A noun is a word used to name a person, animal, place, thing, and abstract idea. Nouns are usually the first words which small children learn. The highlighted words in the following sentences are all nouns: Late last year our neighbours bought a goat.
Portia White was an opera singer.
The bus inspector looked at all the passengers' passes.
According to Plutarch, the library at Alexandria was destroyed in 48 B.C. Philosophy is of little comfort to the starving.
A noun can function in a sentence as a subject, a direct object, an indirect object, a subject complement, an object complement, an appositive, an adjective or an adverb. Noun Gender
Many common nouns, like "engineer" or "teacher," can refer to men or women. Once, many English nouns would change form depending on their gender -- for example, a man was called an "author" while a woman was called an "authoress" -- but this use of gender-specific nouns is very rare today. Those that are still used occasionally tend to refer to occupational categories, as in the following sentences. David Garrick was a very prominent eighteenth-century actor. Sarah Siddons was at the height of her career as an actress in the 1780s. The manager was trying to write a want ad, but he couldn't decide whether he was advertising for a "waiter" or a "waitress" Noun Plurals
Most nouns change their form to indicate number by adding "-s" or "-es", as illustrated in the following pairs of sentences: When Matthew was small he rarely told the truth if he thought he was going to be punished. Many people do not believe that truths are self-evident.
As they walked through the silent house, they were startled by an unexpected echo. I like to shout into the quarry and listen to the echoes that return. He tripped over a box left carelessly in the hallway.
Since we are moving, we will need many boxes.
There are other nouns which form the plural by changing the last letter before adding "s". Some words ending in "f" form the plural by deleting "f" and adding "ves," and words ending in "y" form the plural by deleting the "y" and adding "ies," as in the following pairs of sentences: The harbour at Marble Mountain has one wharf.
There are several wharves in Halifax Harbour.
Warsaw is their favourite city because it reminds them of their courtship. The vacation my grandparents won includes trips to twelve European cities. The children circled around the headmaster and shouted, "Are you a mouse or a man?" The audience was shocked when all five men admitted that they were afraid of mice. Other nouns form the plural irregularly. If English is your first language, you probably know most of these already: when in doubt, consult a good dictionary. Possessive Nouns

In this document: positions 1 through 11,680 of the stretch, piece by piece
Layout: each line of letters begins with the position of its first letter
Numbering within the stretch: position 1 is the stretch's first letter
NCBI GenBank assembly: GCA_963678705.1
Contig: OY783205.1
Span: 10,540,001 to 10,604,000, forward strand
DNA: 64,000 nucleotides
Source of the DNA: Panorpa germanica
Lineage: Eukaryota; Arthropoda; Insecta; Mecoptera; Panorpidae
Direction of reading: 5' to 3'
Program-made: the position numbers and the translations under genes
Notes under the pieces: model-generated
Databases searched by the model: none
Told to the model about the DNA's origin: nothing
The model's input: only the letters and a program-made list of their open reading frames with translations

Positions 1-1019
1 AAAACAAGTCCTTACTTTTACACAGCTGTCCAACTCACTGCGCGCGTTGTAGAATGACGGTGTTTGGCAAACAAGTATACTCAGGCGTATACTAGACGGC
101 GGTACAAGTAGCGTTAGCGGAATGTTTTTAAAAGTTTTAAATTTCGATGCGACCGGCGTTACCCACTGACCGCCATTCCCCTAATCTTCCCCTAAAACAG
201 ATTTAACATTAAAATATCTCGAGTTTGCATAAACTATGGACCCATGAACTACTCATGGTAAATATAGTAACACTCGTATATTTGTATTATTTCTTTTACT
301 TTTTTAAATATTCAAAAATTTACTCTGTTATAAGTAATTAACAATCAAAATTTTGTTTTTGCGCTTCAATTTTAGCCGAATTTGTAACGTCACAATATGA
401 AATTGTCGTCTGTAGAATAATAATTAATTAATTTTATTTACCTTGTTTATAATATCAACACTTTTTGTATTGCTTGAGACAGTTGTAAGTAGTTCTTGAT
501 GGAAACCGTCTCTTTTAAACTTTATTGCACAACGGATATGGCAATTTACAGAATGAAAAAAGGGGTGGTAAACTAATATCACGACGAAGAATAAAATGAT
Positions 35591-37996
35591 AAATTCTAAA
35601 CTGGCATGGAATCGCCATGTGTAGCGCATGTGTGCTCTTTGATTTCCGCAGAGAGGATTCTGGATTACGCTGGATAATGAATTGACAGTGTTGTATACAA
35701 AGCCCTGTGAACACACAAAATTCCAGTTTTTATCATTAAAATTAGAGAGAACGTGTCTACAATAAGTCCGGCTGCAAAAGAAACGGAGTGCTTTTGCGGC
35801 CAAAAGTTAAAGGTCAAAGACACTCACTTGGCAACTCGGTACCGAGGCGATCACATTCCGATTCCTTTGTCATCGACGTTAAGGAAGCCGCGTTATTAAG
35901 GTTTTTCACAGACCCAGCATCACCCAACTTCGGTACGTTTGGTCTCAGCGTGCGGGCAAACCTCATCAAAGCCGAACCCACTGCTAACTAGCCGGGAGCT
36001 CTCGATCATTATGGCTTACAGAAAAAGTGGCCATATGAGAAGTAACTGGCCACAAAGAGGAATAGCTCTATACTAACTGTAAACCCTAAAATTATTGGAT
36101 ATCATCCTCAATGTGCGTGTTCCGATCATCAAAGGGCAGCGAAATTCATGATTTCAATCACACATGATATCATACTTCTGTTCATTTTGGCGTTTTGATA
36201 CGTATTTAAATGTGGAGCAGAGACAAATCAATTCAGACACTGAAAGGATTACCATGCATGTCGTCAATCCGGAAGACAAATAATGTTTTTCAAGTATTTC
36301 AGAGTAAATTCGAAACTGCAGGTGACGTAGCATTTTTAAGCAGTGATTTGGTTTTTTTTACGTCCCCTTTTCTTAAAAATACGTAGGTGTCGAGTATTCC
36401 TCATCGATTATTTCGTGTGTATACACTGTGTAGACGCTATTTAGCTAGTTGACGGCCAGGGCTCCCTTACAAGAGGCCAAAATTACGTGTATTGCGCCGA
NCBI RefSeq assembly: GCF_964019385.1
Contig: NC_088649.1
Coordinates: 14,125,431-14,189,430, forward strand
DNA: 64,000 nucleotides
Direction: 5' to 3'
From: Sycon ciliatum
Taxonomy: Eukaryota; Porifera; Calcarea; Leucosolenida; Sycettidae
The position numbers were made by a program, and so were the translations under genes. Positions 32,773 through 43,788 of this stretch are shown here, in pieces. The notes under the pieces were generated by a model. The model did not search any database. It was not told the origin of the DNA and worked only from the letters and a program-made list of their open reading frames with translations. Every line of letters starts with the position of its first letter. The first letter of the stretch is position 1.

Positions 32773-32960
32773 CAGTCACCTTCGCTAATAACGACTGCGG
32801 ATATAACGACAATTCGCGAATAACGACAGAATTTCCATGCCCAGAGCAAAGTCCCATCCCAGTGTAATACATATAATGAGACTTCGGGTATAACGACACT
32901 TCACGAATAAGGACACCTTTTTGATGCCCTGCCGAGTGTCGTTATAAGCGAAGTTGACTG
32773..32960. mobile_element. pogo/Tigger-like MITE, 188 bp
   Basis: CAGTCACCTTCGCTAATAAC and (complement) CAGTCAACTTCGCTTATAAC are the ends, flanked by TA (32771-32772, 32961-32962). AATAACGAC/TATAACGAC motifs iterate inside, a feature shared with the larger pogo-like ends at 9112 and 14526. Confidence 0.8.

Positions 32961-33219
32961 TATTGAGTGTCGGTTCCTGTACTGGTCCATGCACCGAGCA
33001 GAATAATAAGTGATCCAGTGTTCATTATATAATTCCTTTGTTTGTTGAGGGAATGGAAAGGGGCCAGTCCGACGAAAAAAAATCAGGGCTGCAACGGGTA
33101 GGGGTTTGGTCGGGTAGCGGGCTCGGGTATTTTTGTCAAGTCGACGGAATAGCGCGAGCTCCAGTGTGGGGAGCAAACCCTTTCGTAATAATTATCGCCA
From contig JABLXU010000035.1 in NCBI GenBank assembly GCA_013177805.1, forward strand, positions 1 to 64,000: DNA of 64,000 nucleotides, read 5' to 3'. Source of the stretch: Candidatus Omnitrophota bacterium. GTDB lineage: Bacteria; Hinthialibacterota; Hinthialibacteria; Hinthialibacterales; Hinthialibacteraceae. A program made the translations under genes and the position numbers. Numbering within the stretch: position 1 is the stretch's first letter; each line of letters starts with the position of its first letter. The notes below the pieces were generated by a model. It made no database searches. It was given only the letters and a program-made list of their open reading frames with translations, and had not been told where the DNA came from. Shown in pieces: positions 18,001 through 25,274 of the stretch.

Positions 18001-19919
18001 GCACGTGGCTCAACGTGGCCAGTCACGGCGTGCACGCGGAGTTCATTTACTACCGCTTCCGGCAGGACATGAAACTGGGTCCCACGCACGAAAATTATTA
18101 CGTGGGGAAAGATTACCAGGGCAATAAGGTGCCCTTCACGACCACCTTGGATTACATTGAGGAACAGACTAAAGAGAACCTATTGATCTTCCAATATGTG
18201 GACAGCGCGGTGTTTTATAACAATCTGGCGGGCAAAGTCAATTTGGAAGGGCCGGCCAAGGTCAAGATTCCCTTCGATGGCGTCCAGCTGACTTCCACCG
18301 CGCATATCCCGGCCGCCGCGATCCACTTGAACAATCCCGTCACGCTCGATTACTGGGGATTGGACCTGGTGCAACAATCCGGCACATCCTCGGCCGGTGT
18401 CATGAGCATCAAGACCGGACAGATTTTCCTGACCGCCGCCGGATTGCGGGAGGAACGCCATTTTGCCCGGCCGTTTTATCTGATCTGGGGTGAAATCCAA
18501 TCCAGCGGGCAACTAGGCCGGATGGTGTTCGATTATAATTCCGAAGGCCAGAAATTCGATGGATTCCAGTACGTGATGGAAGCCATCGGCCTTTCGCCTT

In the possessive case, a noun or pronoun changes its form to show that it owns or is closely related to something else. Usually, nouns become possessive by adding a combination of an apostrophe and the letter "s." You can form the possessive case of a singular noun that does not end in "s" by adding an apostrophe and "s," as in the following sentences: The red suitcase is Cassandra's.
The only luggage that was lost was the prime minister's.
The exhausted recruits were woken before dawn by the drill sergeant's screams. The miner's face was covered in coal dust.
You can form the possessive case of a singular noun that ends in "s" by adding an apostrophe alone or by adding an apostrophe and "s," as in the following examples: The bus's seats are very uncomfortable.
The bus' seats are very uncomfortable.
The film crew accidentally crushed the platypus's eggs.
The film crew accidentally crushed the platypus' eggs.
Felicia Hemans's poetry was once more popular than Lord Byron's. Felicia Hemans' poetry was once more popular than Lord Byron's. You can form the possessive case of a plural noun that does not end in "s" by adding an apostrophe and a "s," as in the following examples: The children's mittens were scattered on the floor...